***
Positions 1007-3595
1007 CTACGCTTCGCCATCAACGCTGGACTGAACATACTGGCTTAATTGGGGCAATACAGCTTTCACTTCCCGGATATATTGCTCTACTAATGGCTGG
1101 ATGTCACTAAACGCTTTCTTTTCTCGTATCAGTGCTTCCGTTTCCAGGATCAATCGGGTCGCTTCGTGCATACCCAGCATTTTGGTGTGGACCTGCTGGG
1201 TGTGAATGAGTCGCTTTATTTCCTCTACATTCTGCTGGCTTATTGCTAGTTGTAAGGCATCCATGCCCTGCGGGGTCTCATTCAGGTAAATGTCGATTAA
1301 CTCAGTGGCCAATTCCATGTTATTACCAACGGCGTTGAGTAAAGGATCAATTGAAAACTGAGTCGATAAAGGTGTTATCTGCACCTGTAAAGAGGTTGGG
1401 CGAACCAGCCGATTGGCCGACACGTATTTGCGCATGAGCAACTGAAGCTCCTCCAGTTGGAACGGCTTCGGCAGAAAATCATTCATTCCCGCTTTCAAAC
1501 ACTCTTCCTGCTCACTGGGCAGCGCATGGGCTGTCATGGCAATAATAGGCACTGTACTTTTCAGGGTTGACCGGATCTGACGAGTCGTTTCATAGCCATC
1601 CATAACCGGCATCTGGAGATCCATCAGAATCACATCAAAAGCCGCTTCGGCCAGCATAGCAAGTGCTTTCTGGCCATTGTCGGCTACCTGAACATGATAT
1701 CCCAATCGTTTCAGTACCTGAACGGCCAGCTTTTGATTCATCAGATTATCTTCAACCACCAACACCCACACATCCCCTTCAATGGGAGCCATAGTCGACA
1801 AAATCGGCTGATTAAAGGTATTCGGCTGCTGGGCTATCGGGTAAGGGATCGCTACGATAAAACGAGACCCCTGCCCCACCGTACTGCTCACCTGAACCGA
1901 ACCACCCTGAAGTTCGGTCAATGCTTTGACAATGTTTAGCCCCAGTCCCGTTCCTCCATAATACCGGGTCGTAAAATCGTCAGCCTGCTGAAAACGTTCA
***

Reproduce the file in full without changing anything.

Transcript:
Positions 1007-3595
1007 CTACGCTTCGCCATCAACGCTGGACTGAACATACTGGCTTAATTGGGGCAATACAGCTTTCACTTCCCGGATATATTGCTCTACTAATGGCTGG
1101 ATGTCACTAAACGCTTTCTTTTCTCGTATCAGTGCTTCCGTTTCCAGGATCAATCGGGTCGCTTCGTGCATACCCAGCATTTTGGTGTGGACCTGCTGGG
1201 TGTGAATGAGTCGCTTTATTTCCTCTACATTCTGCTGGCTTATTGCTAGTTGTAAGGCATCCATGCCCTGCGGGGTCTCATTCAGGTAAATGTCGATTAA
1301 CTCAGTGGCCAATTCCATGTTATTACCAACGGCGTTGAGTAAAGGATCAATTGAAAACTGAGTCGATAAAGGTGTTATCTGCACCTGTAAAGAGGTTGGG
1401 CGAACCAGCCGATTGGCCGACACGTATTTGCGCATGAGCAACTGAAGCTCCTCCAGTTGGAACGGCTTCGGCAGAAAATCATTCATTCCCGCTTTCAAAC
1501 ACTCTTCCTGCTCACTGGGCAGCGCATGGGCTGTCATGGCAATAATAGGCACTGTACTTTTCAGGGTTGACCGGATCTGACGAGTCGTTTCATAGCCATC
1601 CATAACCGGCATCTGGAGATCCATCAGAATCACATCAAAAGCCGCTTCGGCCAGCATAGCAAGTGCTTTCTGGCCATTGTCGGCTACCTGAACATGATAT
1701 CCCAATCGTTTCAGTACCTGAACGGCCAGCTTTTGATTCATCAGATTATCTTCAACCACCAACACCCACACATCCCCTTCAATGGGAGCCATAGTCGACA
1801 AAATCGGCTGATTAAAGGTATTCGGCTGCTGGGCTATCGGGTAAGGGATCGCTACGATAAAACGAGACCCCTGCCCCACCGTACTGCTCACCTGAACCGA
1901 ACCACCCTGAAGTTCGGTCAATGCTTTGACAATGTTTAGCCCCAGTCCCGTTCCTCCATAATACCGGGTCGTAAAATCGTCAGCCTGCTGAAAACGTTCA